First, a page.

With the job market slowly heating up, now might be a good time to look for greener pastures. That, of course, means updating your resume to put your skills and accomplishments in the best possible light. The question is, how much embellishment can you get away with?

Cleveland-based EmployeeScreenIQ recently completed its fifth annual survey of nearly 600 U. S. employers to find out what they look for in employment background checks. Among this year’s findings:

Honesty is the best policy. Judging by the survey results, it appears the worst thing jobseekers can do is lie on their resumes. Half of all employers reject 90% or more candidates when lies are discovered. Another 23% estimate they hire only 11% to 20% of applicants with resume distortions. A mere 10% of employers hire these candidates with any frequency.

Although lying about earning a degree topped respondents’ concerns (84%), EmployeeScreenIQ says only about 8% of candidates actually lie about this on their resumes. Other troublesome statements include misleading reasons for leaving a prior job, distortions to cover employment gaps, and inflating past job responsibilities.

Criminals deserve a second chance. Employers aren’t automatically disqualifying job candidates because of criminal convictions. Almost half of respondents (45%) said they reject job candidates with criminal records only 5% of the time or less. This backs up employers’ claims that they look beyond an applicant’s criminal past and that qualifications, references, and interviewing skills also greatly influence hiring decisions. They also consider factors like the crime’s relation to the job, the time passed since the conviction, and whether the candidate is a repeat offender. Respondents did express greater concern over convictions (particularly felony convictions) related to crimes of violence, theft, and dishonesty. However, minor drug offenses were the reason for denied employment only about a third of the time.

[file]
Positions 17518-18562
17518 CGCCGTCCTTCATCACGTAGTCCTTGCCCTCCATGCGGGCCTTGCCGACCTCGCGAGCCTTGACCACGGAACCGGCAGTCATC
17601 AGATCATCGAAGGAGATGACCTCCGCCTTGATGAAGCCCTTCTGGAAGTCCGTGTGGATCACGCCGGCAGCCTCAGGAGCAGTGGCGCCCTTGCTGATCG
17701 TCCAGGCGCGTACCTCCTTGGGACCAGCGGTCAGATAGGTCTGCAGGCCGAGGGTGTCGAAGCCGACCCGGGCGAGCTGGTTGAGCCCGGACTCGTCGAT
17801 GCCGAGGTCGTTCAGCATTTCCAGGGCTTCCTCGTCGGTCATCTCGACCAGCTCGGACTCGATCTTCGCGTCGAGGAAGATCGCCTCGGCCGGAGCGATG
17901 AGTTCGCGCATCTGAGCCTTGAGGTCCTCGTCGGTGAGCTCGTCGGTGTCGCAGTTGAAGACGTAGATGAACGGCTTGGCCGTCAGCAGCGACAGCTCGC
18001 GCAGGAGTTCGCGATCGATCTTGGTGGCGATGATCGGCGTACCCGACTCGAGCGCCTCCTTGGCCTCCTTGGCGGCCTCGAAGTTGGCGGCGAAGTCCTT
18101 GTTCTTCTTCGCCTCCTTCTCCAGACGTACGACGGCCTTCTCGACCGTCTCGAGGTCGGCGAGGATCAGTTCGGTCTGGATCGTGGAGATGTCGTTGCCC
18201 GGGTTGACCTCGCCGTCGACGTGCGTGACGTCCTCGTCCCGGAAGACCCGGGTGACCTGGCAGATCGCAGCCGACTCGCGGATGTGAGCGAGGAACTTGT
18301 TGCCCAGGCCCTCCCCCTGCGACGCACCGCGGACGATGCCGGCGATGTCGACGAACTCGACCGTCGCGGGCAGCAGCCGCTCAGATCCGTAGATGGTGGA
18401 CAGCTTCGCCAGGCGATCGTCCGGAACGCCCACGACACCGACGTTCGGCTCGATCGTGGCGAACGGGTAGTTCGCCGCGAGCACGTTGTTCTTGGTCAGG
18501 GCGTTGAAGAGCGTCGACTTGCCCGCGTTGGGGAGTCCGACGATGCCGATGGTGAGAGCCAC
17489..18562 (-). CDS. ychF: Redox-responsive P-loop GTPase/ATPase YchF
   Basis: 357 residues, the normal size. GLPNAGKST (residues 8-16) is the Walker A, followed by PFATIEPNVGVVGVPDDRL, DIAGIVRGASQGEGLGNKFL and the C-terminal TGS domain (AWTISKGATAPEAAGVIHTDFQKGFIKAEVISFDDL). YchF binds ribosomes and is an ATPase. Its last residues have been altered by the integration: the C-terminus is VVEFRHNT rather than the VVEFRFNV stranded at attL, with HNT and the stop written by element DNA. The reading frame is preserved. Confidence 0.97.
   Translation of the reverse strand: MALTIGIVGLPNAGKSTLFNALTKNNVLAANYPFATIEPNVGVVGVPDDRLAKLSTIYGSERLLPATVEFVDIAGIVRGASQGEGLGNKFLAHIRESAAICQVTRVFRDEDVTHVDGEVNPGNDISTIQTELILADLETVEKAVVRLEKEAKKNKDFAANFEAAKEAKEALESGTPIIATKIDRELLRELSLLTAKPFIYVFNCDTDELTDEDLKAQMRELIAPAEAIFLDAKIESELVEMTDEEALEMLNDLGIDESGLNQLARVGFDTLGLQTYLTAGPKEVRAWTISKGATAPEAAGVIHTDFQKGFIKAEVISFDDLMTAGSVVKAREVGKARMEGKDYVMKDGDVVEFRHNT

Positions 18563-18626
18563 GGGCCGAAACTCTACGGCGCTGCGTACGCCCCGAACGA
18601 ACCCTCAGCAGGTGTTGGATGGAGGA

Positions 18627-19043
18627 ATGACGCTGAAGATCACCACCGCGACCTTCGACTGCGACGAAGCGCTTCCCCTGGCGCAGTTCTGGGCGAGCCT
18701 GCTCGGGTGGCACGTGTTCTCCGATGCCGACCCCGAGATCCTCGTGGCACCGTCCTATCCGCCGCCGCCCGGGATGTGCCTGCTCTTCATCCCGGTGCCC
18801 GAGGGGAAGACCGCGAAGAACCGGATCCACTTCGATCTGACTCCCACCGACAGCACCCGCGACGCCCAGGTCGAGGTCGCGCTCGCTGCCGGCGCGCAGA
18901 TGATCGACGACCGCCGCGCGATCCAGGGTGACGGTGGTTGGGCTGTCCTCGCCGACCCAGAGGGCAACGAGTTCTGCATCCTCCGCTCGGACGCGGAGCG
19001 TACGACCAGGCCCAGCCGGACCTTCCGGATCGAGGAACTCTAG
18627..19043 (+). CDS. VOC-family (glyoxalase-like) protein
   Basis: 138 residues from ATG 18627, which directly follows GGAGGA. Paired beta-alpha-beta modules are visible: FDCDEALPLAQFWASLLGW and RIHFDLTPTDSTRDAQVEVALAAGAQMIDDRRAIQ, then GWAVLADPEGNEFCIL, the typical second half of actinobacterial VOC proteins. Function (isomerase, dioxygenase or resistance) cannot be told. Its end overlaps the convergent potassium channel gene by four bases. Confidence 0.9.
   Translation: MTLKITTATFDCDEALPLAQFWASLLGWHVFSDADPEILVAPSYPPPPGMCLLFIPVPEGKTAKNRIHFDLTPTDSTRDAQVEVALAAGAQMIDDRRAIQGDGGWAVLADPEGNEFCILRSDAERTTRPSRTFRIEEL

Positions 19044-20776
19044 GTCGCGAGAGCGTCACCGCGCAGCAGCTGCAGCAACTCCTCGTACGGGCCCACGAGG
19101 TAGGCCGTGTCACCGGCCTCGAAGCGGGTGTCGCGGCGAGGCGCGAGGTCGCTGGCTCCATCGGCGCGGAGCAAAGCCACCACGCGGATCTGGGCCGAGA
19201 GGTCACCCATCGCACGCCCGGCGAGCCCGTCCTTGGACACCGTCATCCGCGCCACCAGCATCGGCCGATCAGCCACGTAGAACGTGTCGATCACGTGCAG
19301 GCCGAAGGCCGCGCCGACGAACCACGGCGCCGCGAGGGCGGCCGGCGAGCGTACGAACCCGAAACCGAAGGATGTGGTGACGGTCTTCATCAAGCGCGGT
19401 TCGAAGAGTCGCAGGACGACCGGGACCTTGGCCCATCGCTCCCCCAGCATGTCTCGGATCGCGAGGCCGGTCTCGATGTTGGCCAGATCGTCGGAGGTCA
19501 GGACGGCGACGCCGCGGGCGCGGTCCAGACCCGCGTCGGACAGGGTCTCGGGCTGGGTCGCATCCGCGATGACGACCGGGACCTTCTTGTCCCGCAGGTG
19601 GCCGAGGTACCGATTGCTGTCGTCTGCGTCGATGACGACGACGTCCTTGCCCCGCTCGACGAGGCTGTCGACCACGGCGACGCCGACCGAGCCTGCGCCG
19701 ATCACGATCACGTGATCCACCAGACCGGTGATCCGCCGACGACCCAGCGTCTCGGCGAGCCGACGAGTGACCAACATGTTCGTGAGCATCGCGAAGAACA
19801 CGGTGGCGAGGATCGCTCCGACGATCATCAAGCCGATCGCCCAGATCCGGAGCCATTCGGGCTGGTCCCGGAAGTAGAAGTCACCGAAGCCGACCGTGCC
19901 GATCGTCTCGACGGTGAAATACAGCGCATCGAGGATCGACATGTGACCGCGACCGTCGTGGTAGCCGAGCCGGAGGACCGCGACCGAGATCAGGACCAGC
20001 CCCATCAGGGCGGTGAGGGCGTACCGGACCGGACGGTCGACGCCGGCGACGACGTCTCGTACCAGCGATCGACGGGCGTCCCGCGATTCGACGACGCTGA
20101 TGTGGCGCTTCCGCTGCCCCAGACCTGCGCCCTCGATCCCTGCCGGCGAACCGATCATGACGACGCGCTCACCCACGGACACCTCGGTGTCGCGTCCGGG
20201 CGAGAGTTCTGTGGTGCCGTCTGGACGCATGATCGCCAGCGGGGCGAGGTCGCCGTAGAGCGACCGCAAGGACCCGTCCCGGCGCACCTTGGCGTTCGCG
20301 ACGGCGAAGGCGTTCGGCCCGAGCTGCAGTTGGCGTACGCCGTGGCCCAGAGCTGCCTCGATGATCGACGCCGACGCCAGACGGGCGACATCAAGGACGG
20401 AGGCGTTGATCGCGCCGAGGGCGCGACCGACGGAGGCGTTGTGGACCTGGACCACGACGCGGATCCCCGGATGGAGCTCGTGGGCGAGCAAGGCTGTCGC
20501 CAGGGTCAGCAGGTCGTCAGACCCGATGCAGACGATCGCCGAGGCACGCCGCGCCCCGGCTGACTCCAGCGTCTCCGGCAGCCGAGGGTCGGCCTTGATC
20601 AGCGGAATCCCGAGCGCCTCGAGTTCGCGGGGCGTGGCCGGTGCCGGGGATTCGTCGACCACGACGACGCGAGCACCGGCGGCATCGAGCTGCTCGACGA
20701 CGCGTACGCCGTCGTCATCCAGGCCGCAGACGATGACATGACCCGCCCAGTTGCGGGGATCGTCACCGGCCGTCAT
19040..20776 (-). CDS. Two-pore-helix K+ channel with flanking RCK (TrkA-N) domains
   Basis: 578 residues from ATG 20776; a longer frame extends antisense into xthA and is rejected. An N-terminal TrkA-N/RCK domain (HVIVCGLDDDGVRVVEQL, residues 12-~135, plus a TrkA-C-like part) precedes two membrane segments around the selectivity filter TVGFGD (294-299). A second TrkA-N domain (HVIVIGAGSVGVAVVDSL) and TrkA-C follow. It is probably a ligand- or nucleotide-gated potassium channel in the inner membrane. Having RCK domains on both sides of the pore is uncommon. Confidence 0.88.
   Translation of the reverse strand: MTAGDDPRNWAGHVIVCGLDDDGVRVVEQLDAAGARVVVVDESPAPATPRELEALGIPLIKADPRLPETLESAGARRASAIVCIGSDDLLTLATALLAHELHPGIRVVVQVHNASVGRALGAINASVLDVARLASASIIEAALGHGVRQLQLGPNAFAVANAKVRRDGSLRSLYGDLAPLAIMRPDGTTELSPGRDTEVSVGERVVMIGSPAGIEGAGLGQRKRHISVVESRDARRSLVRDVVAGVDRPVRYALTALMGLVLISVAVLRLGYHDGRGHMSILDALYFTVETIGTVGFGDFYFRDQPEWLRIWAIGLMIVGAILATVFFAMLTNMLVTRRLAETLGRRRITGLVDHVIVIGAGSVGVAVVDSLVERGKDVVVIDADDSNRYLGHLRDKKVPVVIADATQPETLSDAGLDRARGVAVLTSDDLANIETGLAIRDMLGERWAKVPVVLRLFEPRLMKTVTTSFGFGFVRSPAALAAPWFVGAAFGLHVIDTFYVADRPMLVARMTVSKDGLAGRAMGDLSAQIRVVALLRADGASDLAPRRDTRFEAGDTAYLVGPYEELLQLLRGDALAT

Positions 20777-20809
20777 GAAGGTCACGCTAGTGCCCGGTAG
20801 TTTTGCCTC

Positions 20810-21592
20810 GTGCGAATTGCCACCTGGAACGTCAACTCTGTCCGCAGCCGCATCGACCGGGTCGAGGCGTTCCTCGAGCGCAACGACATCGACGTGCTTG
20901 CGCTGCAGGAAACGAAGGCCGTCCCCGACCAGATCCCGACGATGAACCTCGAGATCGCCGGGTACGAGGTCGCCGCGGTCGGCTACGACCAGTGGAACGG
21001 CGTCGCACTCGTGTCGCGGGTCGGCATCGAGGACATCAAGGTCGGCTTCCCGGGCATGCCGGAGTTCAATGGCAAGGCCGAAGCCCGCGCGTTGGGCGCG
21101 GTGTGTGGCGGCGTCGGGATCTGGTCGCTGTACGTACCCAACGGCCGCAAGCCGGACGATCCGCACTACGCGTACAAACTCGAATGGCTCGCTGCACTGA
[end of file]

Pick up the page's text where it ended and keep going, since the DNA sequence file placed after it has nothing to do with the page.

Your online history isn’t that interesting. Those drunken frat parties in your past aren’t necessarily a career-killer. Despite the seemingly ubiquitous use of social media, about two-thirds of respondents say they do not consult online media when researching candidates. Of those that do, nearly 80% turn to LinkedIn, 63% use Google and other search engines, and about half use Facebook.

While lies about qualifications are the most troubling online details, other red flags include discriminatory comments, unprofessional criticism of past employers, information related to drug and alcohol use, and inappropriate photos. Clearly, say the surveyors, employers are looking for clues about negative traits that could impact the workplace or tarnish their companies’ reputations.

Deadbeats can apply. Contrary to conventional wisdom that employers routinely check credit histories, only 14% of respondents actually do for all new hires; 29% run them only on employees with financial or managerial responsibilities. Even at that, the vast majority rarely deny employment because of these checks.